The Earnest Money Deposit
Explanation in full
As with any endeavor, money talks when buying a house. Your earnest money deposit tells the seller that you are serious.
When you submit a written offer to a seller, you generally are required to include a deposit in the form of a personal check, cashier's check or cash. That deposit is called "earnest money" and it signifies to the seller that you are ready and willing to purchase his or her home.
How much earnest money should you give the seller? A good rule of thumb is 1% of the offered price, but the custom may differ in your part of the country, so consult with your agent.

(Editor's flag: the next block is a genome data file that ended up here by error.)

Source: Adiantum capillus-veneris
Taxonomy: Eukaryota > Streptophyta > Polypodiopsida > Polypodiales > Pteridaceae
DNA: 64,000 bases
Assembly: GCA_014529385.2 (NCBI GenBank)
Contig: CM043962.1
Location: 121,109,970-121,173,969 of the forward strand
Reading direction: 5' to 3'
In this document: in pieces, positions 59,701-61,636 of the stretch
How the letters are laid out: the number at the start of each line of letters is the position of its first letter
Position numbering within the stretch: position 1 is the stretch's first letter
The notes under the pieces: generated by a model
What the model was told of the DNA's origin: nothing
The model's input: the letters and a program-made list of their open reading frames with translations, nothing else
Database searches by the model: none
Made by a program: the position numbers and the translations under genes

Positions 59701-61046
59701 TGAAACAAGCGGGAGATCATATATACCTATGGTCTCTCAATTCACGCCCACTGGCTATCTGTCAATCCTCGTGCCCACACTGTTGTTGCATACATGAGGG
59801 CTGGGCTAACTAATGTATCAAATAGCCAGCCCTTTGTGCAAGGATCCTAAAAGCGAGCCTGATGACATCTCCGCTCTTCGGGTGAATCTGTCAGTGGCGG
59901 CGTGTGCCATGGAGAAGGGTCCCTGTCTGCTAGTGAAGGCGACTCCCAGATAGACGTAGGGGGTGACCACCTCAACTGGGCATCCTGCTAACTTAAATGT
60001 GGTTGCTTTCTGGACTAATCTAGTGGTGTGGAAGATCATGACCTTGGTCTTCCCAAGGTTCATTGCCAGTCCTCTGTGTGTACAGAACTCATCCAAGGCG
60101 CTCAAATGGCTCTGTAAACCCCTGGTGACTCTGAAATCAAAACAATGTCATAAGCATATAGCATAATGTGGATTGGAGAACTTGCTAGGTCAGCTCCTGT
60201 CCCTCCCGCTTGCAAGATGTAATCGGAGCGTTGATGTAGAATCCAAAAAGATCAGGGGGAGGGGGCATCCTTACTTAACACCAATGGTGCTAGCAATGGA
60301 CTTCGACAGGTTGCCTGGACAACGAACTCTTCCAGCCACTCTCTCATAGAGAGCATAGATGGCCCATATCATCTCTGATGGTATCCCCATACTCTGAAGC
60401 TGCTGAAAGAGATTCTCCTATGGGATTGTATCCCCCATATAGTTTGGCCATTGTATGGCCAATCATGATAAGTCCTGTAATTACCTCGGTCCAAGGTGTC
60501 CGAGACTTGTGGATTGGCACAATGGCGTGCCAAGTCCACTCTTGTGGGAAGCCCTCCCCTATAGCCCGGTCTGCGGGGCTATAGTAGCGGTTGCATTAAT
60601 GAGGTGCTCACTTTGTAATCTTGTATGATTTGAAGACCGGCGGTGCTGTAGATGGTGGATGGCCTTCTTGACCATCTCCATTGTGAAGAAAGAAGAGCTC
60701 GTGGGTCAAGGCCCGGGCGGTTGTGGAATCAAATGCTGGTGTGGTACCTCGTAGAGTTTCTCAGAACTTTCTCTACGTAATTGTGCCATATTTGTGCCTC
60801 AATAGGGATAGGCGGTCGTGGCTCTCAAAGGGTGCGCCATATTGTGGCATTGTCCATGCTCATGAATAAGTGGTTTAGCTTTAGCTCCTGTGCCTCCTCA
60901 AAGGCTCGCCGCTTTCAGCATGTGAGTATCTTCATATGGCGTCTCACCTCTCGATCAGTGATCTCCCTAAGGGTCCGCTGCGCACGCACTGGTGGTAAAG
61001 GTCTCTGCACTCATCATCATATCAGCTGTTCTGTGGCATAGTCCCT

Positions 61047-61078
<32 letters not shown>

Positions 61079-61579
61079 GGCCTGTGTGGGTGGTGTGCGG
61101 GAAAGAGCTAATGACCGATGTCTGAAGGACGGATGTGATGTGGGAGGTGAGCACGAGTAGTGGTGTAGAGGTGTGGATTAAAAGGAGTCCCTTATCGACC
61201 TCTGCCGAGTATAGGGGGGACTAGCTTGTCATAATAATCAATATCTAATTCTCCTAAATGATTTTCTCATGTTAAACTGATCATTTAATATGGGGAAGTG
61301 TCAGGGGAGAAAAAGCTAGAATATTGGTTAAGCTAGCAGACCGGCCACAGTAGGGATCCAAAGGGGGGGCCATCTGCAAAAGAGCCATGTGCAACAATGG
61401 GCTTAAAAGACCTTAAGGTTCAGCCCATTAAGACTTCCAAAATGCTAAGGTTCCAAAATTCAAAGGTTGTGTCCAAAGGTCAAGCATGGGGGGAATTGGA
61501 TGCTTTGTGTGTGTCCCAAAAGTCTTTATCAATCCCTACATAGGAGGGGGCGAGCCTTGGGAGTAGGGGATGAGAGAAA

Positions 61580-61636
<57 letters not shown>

The listing broker will hold your money in a special trust account until the transaction closes, at which time it will be applied to your down payment. If the seller doesn't accept your offer or if some condition of the contract is not satisfied, the listing broker will refund your money.
One word of caution: if you have a meeting of the minds with the seller and enter into a binding contract, you will be required to perform. Should you decide to walk away, you will lose your earnest money and perhaps worst.